Effects of changes in ambient PAR and UV radiation on the nutritional quality of an Arctic diatom (Thalassiosira antarctica var. borealis).


Polyunsaturated fatty acids (PUFAs) are essential macromolecules that are synthesized by phytoplankton during spring bloom, and they play a key role in the Arctic food web. They are, however, considered to be sensitive to oxidation by UV radiation (280–400 nm). Changes in the food quality of primary producers may affect the transport of biomass and energy in the whole ecosystem. Using a common Arctic diatom, we looked at the effect of ambient and increased UV radiation on its nutritional quality, specifically, the fatty acid composition and elemental ratios.

In May 2004, in the archipelago of Svalbard (79° N), a unialgal culture of Thalassiosira antarctica var. borealis was subjected to a 17-day experiment in outdoor aquaria. The diatoms were kept in semi-continuous culture (40 1) and exposed to three treatments with different levels of UV radiation: none (UV-shielded), ambient, and enhanced. Fatty acid composition, C:N:P ratios, photosynthetic pigment composition, optimum quantum yield of PSII, and cell numbers were analysed over the experimental period.

An initial increase in PAR (photosynthetically active radiation, 400–700 nm) intensities profoundly affected the fatty acid composition and substantially inhibited the synthesis of PUFAs, but the relative amounts of PUFAs were not reduced by UV radiation. Enhanced UV radiation did, however, cause a significant reduction in optimum quantum yield of PSII and affected some fatty acids, mainly 18:0 and 16:1 n-7, during the first week of the experiment. Both ambient and enhanced UV radiation caused significantly lower C:P and N:P ratios. At the same time, these treatments elicited a higher relative content of the photoprotective pigments diadinoxanthin and diatoxanthin.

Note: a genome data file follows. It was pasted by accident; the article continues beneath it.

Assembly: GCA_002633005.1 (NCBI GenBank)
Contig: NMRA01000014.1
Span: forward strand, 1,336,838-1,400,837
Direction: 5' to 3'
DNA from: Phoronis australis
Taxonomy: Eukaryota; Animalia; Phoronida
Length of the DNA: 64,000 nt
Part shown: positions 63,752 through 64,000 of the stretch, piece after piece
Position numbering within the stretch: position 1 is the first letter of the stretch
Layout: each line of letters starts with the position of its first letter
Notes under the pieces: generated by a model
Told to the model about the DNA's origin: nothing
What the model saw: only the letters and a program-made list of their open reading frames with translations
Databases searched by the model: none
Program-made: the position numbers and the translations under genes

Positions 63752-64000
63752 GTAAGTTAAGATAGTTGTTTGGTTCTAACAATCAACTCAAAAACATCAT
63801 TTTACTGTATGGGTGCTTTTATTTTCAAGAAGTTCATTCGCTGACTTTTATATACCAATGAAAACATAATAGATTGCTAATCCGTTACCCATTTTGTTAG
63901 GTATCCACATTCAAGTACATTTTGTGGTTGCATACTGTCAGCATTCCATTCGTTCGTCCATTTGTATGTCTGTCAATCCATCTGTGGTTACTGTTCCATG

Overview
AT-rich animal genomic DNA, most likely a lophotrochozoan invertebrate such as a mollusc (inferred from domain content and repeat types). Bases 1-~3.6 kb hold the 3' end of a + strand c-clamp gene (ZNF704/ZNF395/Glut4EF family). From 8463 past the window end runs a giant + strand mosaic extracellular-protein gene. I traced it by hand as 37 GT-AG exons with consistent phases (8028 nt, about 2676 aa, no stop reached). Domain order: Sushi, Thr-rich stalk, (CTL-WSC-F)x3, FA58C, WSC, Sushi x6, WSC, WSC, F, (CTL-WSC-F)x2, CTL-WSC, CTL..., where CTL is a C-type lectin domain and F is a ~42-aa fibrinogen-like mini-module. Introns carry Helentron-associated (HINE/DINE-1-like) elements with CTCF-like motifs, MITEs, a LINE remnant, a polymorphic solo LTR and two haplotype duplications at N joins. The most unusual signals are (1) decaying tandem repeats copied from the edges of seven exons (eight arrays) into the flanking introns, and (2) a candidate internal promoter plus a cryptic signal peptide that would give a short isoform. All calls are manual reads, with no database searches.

After acclimation to the new light levels these effects faded off. Thus, brief periods with high light exposure may cause significant changes in photosynthetic activity and food quality, but the capacity for photo-acclimation seems high. The impact of UV radiation seems to be less important for food quality than that of PAR during a sudden rise in total light intensity.


Leu, E., Wängberg, S.Å., Wulff, A., Falk-Petersen, S., Ørbæk, J.B. and Hessen, D.O., 2006. Effects of changes in ambient PAR and UV radiation on the nutritional quality of an Arctic diatom (Thalassiosira antarctica var. borealis). Journal of Experimental Marine Biology and Ecology, 337(1), pp.65-81.

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